Introducing a new cat or kitten to your cats

Posted by Jennifer on October 6th, 2009

kittensYou’ve adopted a new cat or kitten, and want to know how to best introduce him or her to other cats in your home? Depending on their age and personalities, you may take days or months to fully integrate your new cat or kitten to your family pets. Below are some guidelines and helpful tips to get your new feline friendship off to a good start, and hopefully on their way to becoming best buddies for the rest of their lives! (We use the word “cat” below, but you can substitute “kitten” if that applies.)

Generally it’s believed the easiest introduction is when the new cat is younger, smaller, and of the opposite sex, but it really depends on the personalities and experiences of the felines involved. Neutering/spaying of all cats to be introduced is essential, ideally 2-4 weeks before the introduction, so the hormones levels have time to subside.


Confine the new cat to one room with its litterbox, food, water, and a bed. Feed your current cat(s) and the newcomer on either side of the door to this room. Don’t put the food so close to the door that the cats are too upset by each other to eat. This will help to start things out on the right foot by associating something enjoyable (eating!) with each others’ presence. Gradually move the dishes closer to the door until the cats can eat calmly directly on either side.

If you have adopted the new cat from an environment (like a shelter) where it was exposed to sicknesses it could be incubating, follow the recommendations of your vet for the duration of this isolation.  Typically, for the most common sickness (Upper Respiratory Infection), it will need to be 7 to 10 days.  That may seem like a long time, but in addition to keeping your resident cat healthy, the new cat will have a chance to get adjusted to his/her environment’s sounds and smells. The chances that the first face to face introduction with your resident cat(s) will go well are improved – which is very important!


After the 7-10 day isolation period is done, and your new cat is healthy, you can progress to these steps. Progress only when all cats are OK with each other during each step.

1. Switch sleeping blankets between the new cat and resident cats so they have a chance to become accustomed to each other’s scent. Also put the scented blankets underneath the food dishes.

2.  Use two doorstops to prop open the door just enough to allow the cats to see each other (an inch opening) but not get out, and repeat the feeding nearby process.

3. Put the new cat in a secure cat carrier, and open the door so the resident cat can come in and sniff all around the new cat’s room and new cat in carrier.

4. Confine resident cats in another room, and let the new cat explore the rest of the house. This switch provides another way for the cats to have experience with each other’s scent without a face to face meeting. It also allows the newcomer to become familiar with its new surroundings without being frightened by other animals.


The final moment – the first full meeting!  Open the isolation room door and calmly observe. You may want to have a water squirt bottle in one hand, and a blanket in the other, just in case you need to intervene in a sudden attack. Playing calming music or talking in a calm friendly voice to the cats will help YOU to feel less stressed, which will help the cats too! Hissing, puffy tail posturing, growling are normal, but should be minimal if you have taken the time to follow the steps above as suggested.  It may be that the first meeting is only a few minutes if the hissing/growling starts to escalate.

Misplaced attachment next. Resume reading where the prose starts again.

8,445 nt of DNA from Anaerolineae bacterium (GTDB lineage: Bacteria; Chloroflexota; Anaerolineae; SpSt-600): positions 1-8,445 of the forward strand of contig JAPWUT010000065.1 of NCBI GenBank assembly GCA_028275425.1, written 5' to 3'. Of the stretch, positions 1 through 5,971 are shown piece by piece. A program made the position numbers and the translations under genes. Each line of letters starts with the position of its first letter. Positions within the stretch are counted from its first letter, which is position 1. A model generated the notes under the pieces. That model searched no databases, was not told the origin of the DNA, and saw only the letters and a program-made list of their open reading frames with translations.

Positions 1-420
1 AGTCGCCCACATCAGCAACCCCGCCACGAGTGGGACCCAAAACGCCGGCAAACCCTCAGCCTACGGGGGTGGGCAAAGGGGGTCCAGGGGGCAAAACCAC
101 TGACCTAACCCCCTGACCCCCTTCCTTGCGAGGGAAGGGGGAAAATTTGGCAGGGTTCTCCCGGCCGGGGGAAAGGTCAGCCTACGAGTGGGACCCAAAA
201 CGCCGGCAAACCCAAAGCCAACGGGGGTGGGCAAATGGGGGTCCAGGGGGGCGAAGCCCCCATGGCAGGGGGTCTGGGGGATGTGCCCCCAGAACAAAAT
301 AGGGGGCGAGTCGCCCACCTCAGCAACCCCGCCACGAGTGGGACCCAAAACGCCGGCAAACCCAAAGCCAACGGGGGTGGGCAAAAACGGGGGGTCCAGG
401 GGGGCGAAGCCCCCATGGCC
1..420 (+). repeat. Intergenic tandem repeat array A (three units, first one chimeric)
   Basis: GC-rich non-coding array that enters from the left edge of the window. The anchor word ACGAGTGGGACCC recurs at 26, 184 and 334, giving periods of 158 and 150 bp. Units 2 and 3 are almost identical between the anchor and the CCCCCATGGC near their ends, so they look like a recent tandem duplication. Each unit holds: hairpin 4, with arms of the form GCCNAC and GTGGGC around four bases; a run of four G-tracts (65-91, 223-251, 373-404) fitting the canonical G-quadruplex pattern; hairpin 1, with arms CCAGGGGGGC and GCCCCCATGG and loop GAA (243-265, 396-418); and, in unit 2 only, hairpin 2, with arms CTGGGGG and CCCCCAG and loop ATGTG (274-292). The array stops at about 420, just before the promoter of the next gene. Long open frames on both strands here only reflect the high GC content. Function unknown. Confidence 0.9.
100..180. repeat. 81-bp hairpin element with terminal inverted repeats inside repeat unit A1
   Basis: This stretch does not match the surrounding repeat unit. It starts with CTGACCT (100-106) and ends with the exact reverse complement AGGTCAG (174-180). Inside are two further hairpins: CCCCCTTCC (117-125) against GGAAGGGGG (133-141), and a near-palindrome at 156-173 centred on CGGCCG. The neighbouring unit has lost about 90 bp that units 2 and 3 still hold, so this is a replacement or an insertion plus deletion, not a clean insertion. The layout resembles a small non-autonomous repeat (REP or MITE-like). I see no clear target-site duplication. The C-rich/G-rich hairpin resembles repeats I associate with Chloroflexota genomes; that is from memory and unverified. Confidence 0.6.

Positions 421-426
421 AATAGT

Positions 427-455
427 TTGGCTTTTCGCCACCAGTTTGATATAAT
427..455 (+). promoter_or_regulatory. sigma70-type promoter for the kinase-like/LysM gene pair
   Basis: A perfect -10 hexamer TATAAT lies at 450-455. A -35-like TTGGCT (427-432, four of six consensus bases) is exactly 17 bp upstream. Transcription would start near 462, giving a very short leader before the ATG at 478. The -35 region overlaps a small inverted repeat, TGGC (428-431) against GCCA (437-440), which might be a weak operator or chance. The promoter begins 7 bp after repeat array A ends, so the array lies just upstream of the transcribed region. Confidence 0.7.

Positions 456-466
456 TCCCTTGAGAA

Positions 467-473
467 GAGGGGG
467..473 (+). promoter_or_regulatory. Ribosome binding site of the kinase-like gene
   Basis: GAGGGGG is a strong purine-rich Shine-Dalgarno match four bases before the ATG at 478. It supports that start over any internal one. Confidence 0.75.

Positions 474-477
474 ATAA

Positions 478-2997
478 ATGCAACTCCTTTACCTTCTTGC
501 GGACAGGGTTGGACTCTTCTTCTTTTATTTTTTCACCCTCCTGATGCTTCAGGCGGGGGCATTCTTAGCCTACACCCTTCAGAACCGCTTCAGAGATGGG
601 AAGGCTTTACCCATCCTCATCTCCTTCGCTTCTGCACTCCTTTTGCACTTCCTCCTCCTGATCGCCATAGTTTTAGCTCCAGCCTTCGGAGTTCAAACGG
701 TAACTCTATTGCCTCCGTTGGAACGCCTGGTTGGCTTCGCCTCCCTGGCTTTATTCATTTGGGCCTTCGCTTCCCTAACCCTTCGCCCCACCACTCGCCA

You want to TRY to avoid any interactions between the cats which result in either fearful or aggressive behavior. If these responses are allowed to become a habit, they can be difficult to change. It’s better to introduce the animals to each other gradually (five minutes more each day) so that neither cat becomes afraid or aggressive. You can expect mild forms of these behaviors, but don’t give them the opportunity to intensify. If either cat becomes fearful or aggressive, separate them, and you may have to take a step or two back (back to feeding on either side of propped open door for example) and slowly move forward when they’ve calmed back down.

Cats can make lots of noise and roll around quite dramatically without either cat being injured. If small spats do occur between the cats, you should not attempt to intervene directly to separate the cats. Instead, use a spray bottle to squirt water on the cats in order to separate them (or if that doesn’t do it, trying to cover and wrap one up in a blanket to get them separated). Give them both a chance to calm down before re-introducing them to each other – like a day or more. Hopefully, none of this will be necessary, but if so, be confident that while cats can take weeks to months to get adjusted, most cats can learn to get along, if not become the best of friends.

Tips for after the first introduction

  • keep the second litterbox in the isolation room even after the cats are out together – if you want to move it, do so gradually a few feet at a time to the new location
  • clean all the boxes more frequently
  • make sure that none of the cats is being “ambushed” by another while trying to use the box
  • keep the resident cat’s schedule as close as possible to what it was before the newcomers appearance.
  • calming products like Rescue Remedy and Feliway spay (available at pet supply stores) can help de-stress cats
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